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|Jan-10-10|| ||Don Cossacks: Nice game by Vitiugov.31...Rf3! is a decisive tactical shot.|
|Jan-10-10|| ||zanshin: <Don Cossacks: Nice game by Vitiugov.31...Rf3! is a decisive tactical shot.>|
What's interesting is that <41...Rf3> is not only decisive, it is forced. Other moves like ...Rg6 or ...h3 allow White to equalize.
|May-12-10|| ||alexrawlings: Black ot move at move 31 could make a nice Tuesday or Wednesday puzzle.|
|Jun-10-10|| ||dzechiel: Black to move (31...?). Material even. "Medium."
A quick assessment of the position shows that black's rook is under attack, making it very likely that this is the man that makes the key move. Armed with that knowledge, it only takes another moment to spot
(actually I wanted to make this move before I noticed that the rook was en prise). White pretty much has to play
because moving the queen, say 32 Qd2 loses to 32...Rxc3 33 Qxc3 Qxe2.
32...Rxf3 33 Rxf3
and now the point...
threatening 34...Qxg2#. There are a couple of ways to avoid the mate, but they all drop a rook...
34 Rg3 Qxe2
34 g3 Qxf3
This must be it. Time to check.
|Jun-10-10|| ||zooter: 31...h3 seems to break through as
a) 32.g3 h2+ breaks through
b) 32.f3 Rxf3 wins
But Looks like I made a mistake. Not sure why h3 doesn't win
Time to check
|Jun-10-10|| ||tacticalmonster: 31 Rf3! (threatening Rxc3 and Qxe2) 32 Qxf3 Rxf3 33 Rxf3 h3! 34 Rxh3 (34 g3 Qxf3) Qxe2 |
|Jun-10-10|| ||zooter: Ok, I missed the fact that the black rook on f6 is enprise|
So after 31...h3 32.Qxh3 Qxe2 33.exf6 is equal
|Jun-10-10|| ||CHESSTTCAMPS: Black has a winning attack, thanks to the majors bearing down on white's weakened kingside and the h-pawn in position to add pressure to g2. Black can force a win with|
31... Rf3! 32.Qxf3 (otherwise Rxc3 wins a rook) Rxf3 33.Rxf3 h3! and white must give up a rook to prevent mate e.g. 34.Rxh3 Qxe2 35.Re3 Qd1+ 36.Kh2 Qxd4 37.e6 Kf8 and black wins easily.
Time to check.
|Jun-10-10|| ||Eduardo Leon: 31...♖f3 32.♕xf3 ♖xf3 33.♖xf3 h3 and white must drop a rook.|
|Jun-10-10|| ||SufferingBruin: <zooter>, I did the same thing. We can have jackets made.|
|Jun-10-10|| ||gawain: I didn't notice that the Black rook was under attack, so I, too, thought that 31...h3 might be winning.|
But the rook is under attack, and 42...h3 32 Qxh3 Qxe2 33 exf6 Rxf6 is going to be a draw
|Jun-10-10|| ||Quentinc: This is an interesting case of chess blindness. I also did not notice that the f6 rook was en prise. I did consider and reject 31...h3, but only because it didn't seem immediately decisive enough for a Thursday puzzle. So I stumbled upon Rf3, never realizing that the rook *had* to be moved.|
|Jun-10-10|| ||Jimfromprovidence: I saw 31...Rh6 with 32...h3 to follow but it's too slow. Just about any move but g3 stops it.|
The interesting thing about this continuation is if white follows 31...Rh6 with 32 f3. Now if black follows with 32..h3 this is the position.
click for larger view
White cannot take the queen with 33 fxg4 because 33...h2+ is mate next move!
click for larger view
|Jun-10-10|| ||Once: It's been a hard days night, and I been working like a dog.|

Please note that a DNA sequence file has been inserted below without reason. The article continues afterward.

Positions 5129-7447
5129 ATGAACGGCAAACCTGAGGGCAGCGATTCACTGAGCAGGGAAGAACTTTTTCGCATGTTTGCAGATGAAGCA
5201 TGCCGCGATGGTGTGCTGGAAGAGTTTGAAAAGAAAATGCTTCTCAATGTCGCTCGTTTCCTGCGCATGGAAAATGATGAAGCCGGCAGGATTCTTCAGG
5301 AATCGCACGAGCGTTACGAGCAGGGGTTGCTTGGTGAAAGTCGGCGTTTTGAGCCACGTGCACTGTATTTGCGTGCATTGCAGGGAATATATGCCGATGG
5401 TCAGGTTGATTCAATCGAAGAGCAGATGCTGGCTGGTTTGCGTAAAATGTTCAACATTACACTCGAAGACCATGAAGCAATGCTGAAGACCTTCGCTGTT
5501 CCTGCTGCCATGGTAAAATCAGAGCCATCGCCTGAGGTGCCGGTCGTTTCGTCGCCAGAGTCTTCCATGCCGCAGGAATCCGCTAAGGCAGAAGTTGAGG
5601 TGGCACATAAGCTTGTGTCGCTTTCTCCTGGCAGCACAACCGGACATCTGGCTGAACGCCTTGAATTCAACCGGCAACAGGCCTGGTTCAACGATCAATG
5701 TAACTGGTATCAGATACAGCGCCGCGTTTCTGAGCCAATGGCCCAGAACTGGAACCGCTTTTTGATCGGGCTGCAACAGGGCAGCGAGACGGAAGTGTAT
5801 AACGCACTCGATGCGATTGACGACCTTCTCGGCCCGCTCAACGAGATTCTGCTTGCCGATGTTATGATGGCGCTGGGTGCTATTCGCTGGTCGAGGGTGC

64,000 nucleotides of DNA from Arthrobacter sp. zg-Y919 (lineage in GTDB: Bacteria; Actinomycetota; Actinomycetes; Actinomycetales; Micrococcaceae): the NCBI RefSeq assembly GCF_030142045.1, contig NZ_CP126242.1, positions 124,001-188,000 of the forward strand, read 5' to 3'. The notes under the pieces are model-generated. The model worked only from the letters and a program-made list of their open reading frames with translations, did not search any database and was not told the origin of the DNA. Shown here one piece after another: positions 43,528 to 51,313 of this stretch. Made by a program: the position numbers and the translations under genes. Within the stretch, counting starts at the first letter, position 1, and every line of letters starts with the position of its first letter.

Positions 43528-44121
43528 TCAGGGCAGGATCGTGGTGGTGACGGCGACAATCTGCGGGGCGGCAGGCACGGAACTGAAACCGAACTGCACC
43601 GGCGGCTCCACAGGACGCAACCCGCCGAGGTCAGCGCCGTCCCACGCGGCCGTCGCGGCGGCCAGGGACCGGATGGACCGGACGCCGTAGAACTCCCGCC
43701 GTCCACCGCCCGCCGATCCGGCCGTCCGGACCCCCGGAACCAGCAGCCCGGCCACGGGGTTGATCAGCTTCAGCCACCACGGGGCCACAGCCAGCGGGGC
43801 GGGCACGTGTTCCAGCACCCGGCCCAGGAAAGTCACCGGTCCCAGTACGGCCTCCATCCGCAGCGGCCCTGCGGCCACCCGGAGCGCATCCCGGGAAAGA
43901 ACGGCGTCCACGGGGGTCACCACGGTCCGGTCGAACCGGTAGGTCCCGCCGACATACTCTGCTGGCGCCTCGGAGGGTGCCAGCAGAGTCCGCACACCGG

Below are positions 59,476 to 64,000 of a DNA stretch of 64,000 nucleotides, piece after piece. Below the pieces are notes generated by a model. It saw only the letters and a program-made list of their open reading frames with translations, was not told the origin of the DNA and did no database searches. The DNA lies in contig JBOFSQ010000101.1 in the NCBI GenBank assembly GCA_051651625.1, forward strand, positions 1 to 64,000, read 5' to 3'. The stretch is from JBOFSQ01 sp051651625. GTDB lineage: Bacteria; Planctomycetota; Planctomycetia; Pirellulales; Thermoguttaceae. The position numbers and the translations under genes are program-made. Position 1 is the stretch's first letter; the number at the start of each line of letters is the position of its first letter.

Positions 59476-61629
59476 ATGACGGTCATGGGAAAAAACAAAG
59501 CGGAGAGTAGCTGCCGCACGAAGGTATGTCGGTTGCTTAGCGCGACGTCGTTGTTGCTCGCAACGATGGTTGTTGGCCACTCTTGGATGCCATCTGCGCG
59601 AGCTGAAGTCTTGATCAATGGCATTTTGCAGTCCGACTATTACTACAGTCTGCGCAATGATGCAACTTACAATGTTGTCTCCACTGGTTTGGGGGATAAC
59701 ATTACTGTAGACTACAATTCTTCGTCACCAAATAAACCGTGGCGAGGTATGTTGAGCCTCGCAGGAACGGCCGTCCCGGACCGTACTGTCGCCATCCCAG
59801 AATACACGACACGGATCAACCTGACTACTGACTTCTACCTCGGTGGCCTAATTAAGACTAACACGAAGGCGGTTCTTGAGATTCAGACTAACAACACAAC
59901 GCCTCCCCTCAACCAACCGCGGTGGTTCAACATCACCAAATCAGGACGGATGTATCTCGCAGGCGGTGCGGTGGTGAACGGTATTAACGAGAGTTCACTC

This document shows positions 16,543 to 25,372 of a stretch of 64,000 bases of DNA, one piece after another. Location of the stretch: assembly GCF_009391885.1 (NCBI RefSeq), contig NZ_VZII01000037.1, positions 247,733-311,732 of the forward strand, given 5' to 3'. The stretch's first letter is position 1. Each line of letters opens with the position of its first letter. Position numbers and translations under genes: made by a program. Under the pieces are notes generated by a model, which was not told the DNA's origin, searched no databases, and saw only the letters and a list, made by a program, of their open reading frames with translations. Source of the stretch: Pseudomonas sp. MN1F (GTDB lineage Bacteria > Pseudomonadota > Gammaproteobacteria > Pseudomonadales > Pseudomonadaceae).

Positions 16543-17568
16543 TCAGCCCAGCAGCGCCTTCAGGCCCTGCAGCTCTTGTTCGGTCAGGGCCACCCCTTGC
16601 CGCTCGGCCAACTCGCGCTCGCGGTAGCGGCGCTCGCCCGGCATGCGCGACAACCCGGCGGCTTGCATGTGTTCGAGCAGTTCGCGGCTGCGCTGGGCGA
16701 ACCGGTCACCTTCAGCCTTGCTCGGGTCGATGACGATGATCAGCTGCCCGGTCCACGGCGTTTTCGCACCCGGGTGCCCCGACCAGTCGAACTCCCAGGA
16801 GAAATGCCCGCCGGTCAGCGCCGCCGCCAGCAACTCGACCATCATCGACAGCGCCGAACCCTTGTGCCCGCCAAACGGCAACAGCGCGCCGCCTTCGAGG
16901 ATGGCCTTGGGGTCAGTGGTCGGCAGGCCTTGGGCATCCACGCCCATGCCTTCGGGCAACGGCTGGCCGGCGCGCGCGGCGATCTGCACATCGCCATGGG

Today's theme is about overworked pieces. As a game progresses, chess pieces take on work commitments. In our starting position, the black Rf6 is a security guard for c6, the white Re2 is a nursemaid for f2 and the white queen is a bodyguard for the Re2. The g2 pawn has some mobility (it could move to g3), but it is contractually obliged to stay on the g file otherwise the white king would be in check.
The problem with these work commitments is that they restrict the mobility of our pieces. Last night I had a few beers with an old friend to set the world to rights and, in the words of the Boss, to talk about glory days. But I had to get the Mem's permission first. And even then there were some activities that would not have been covered by said permission, such as tattoo parlours, lap dancing clubs and bungee jumping. You see, commitments restrict mobility.
White's last move tried to take advantage of this. The idea behind 31. e5, besides pushing a passed pawn, was to make the Rf6 move. And if black wants to stay protecting c6, the rook has to move sideways along the sixth rank, say to g6 or e6. And if he does that, he removes his threat on f2, which in turn relieves the Re2 of his guard duty.
At least, that's what white thought was going to happen...
Black responds with a strong move of his own on the theme of overwork. One way to spot tactics is to list the commitments of your opponent's pieces, and then to try to exploit them. So black plays 31. Rf3
click for larger view
This exploits one job that the white queen already had (the defence of the Re2) and it gives her majesty a second job - defending the Rc3. And when pieces acquire second and third jobs we know that tactics are highly likely. So one plausible line would be 31...Rf3 32. Qc2? Rxc3 33. Qxc3 Qxe2 and black wins a rook.
Of course, the Rf3 cannot be taken by the g2 pawn because it isn't allowed to leave the g file. No matter how last night had panned out, there was no way that I would be going home with the barmaid, even if she did look a little bit like the lead singer from the Bangles. Well, after several pints of ale she did. A little. Commitments restrict mobility.
White has to take the Rf3, which gives us this: 32. Qxf3 Rxf3 33. Rxf3 h3!
click for larger view
Now both the Rf3 and g2 pawn are overworked. White would love to play 34. Rg3 or 34.Rxh3 to defend against the mate, but either move would drop the Re2. The Rf3 has to stay in placed to guard his buddy. The g2 pawn has to protect the Rf3, but it also wants to move forward to g3 to defend against Qxg2#